FACT CHECK: Has Japan banned the release of Christopher Nolan’s Oppenheimer? | Hollywood


As the highly anticipated release of Christopher Nolan’s epic film, “Oppenheimer,” draws near, speculations have emerged about a potential ban on the movie in Japan. “Oppenheimer” delves into the life of J. Robert Oppenheimer, the brilliant physicist behind the creation of the first nuclear bomb during the Manhattan Project.

This image released by Universal Pictures shows Florence Pugh as Jean Tatlock, left, and Cillian Murphy as J. Robert Oppenheimer in a scene from "Oppenheimer." (AP)
This image released by Universal Pictures shows Florence Pugh as Jean Tatlock, left, and Cillian Murphy as J. Robert Oppenheimer in a scene from “Oppenheimer.” (AP)

The use of nuclear weaponry in the Pacific War resulted in devastating consequences for Japan, with the atomic bombings of Hiroshima and Nagasaki causing the loss of approximately 200,000 lives, mostly civilians. However, recent reports debunk the ban rumors, indicating that the film’s release plans are still in progress for various markets, including Japan.

Japanese Cinema’s Savvy Approach

While “Oppenheimer” gears up for its global release, the Japanese market is known for its prudent approach to blockbuster films. Hollywood releases often arrive later in Japan than in other countries, giving the industry a chance to gauge the movie’s performance and popularity worldwide before determining its local release strategy. If “Oppenheimer” proves successful elsewhere, Japan may opt for a widespread launch; otherwise, a limited release could be considered.

Unfounded Sensitivities

Speculation arose that “Oppenheimer” might be too sensitive for Japanese audiences due to the tragic events of Hiroshima and Nagasaki. However, a glance through Japan’s cinematic history reveals a liberal approach to artistic expression. The industry has embraced various genres and styles, including horror, samurai, and high-school themed dramas. Moreover, since the 1950s, film censorship in Japan has largely focused on explicit imagery rather than political or militaristic issues.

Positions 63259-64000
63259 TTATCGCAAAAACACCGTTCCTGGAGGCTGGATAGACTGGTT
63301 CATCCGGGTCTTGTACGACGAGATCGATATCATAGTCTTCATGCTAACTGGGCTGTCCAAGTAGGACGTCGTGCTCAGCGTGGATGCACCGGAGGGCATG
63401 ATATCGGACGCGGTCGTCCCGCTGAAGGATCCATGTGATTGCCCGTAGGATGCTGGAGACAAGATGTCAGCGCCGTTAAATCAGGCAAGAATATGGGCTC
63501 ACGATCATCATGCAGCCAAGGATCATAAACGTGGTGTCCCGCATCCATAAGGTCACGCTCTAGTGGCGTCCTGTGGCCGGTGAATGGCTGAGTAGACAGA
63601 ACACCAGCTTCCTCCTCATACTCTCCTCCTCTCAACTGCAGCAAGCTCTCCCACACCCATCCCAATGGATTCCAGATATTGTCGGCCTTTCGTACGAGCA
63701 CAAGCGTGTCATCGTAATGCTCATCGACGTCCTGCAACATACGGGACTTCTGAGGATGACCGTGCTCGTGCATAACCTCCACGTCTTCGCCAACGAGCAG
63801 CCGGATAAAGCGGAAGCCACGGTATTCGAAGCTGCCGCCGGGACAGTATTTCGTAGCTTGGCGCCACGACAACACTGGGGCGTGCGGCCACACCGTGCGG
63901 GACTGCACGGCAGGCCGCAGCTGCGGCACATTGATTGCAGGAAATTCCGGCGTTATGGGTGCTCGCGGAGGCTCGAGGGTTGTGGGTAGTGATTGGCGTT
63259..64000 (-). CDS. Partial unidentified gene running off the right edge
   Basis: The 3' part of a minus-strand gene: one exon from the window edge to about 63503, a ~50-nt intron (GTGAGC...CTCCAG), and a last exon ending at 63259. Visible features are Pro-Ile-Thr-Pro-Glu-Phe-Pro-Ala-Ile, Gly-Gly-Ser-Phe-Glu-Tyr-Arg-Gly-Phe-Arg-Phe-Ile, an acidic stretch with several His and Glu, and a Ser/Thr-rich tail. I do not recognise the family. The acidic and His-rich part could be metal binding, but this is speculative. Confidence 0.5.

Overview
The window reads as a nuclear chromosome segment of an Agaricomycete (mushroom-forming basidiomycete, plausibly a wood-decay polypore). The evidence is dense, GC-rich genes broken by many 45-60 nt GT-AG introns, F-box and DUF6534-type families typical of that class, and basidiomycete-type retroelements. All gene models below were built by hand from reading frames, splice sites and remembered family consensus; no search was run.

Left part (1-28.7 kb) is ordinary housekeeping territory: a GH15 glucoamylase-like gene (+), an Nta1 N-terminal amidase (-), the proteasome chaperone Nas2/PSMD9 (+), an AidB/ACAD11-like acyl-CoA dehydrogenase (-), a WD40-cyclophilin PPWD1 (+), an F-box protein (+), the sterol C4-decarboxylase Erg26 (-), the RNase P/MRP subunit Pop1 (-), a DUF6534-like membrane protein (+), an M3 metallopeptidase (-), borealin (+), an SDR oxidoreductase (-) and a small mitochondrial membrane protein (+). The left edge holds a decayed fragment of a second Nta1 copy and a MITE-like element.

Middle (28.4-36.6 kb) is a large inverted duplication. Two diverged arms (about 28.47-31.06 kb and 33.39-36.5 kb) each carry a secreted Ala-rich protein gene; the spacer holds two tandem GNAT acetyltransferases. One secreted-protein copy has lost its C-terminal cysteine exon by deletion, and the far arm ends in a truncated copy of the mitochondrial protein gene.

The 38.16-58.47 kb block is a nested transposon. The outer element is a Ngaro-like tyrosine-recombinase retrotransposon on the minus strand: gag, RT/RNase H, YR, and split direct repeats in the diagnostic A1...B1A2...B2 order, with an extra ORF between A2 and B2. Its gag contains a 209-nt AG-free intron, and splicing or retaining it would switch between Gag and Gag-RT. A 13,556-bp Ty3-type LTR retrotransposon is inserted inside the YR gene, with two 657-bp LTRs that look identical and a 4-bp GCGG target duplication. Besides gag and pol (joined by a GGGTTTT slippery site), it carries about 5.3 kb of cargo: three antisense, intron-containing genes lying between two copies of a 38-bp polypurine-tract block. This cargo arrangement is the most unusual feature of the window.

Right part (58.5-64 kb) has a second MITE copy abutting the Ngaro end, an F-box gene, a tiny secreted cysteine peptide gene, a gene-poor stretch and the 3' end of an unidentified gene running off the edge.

A Gripping Tale Leaving Audiences Devastated

As the film premiered in several locations, viewers have been deeply moved by the intense story it portrays. Some even described it as akin to a horror movie. Kai Bird, the Pulitzer Prize-winning historian and co-author of the book that inspired the film, expressed being stunned and emotionally affected by “Oppenheimer.”

Christopher Nolan himself proclaimed J. Robert Oppenheimer as one of the most significant figures in history, shaping the world we live in today, both for better and worse.

Awaiting “Oppenheimer’s” Unveiling in Japan

The delays are not uncommon, and the industry’s pragmatic approach could lead to a decision based on the film’s global success. Despite the historical sensitivities surrounding nuclear warfare, Japan’s cinematic landscape has shown resilience and artistic freedom over the years, making it a compelling territory for “Oppenheimer” to explore.

Also read | 10 Reasons why Christopher Nolan’s ‘Oppenheimer’ is touted as the best film of the century

Is Oppenheimer in Japan is same as Barbie in Vietnam?

Coincidentally, another film, Greta Gerwig’s “Barbie,” has faced its own challenges in Vietnam, where it was banned over a scene depicting the contentious “nine-dash line,” representing China’s territorial claims in the South China Sea. In response, Warner Bros clarified that the scene was intended to be a child-like crayon drawing within the context of “Barbie’s make-believe journey from Barbie Land.”

Also read | Bye, Barbie! Vietnam bans Barbie movie over controversial map of South China Sea


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